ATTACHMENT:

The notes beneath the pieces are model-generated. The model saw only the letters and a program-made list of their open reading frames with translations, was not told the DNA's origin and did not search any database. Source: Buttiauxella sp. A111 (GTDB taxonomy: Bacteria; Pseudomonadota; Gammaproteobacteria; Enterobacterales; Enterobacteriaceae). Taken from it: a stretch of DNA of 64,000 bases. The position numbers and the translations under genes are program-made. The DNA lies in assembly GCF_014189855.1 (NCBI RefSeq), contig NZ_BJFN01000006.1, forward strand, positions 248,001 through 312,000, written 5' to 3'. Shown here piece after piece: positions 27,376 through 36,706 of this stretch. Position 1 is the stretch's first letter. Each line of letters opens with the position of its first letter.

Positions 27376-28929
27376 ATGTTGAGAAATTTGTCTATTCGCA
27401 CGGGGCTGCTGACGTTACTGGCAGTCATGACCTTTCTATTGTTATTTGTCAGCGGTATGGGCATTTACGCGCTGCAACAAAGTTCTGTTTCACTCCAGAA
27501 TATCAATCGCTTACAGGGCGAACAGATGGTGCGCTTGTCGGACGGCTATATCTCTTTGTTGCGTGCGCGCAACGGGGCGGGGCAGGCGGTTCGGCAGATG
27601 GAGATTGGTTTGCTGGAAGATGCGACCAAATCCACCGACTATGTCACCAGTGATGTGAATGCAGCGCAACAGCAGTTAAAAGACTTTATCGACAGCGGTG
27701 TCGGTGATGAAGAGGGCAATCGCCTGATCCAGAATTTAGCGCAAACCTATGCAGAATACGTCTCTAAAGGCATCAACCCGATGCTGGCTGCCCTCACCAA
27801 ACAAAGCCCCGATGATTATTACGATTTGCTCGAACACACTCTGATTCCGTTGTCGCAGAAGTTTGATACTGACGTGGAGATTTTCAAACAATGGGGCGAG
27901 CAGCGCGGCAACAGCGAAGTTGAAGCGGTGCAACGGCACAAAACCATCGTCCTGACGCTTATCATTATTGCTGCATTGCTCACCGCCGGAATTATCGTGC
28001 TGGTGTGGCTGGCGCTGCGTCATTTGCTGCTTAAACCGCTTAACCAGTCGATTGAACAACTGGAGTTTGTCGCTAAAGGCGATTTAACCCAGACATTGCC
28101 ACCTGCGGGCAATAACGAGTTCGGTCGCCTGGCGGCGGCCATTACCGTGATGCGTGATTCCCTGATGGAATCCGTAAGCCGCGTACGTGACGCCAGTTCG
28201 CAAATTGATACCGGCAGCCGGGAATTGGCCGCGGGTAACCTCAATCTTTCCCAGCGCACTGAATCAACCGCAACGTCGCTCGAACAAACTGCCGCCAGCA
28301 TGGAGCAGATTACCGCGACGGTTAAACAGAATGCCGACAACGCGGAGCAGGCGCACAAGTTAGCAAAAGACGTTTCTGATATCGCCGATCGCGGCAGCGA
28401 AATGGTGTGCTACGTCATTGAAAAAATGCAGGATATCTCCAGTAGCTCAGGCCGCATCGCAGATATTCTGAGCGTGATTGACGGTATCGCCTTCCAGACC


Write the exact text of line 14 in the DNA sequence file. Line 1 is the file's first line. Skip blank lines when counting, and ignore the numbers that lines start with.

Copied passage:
28401 AATGGTGTGCTACGTCATTGAAAAAATGCAGGATATCTCCAGTAGCTCAGGCCGCATCGCAGATATTCTGAGCGTGATTGACGGTATCGCCTTCCAGACC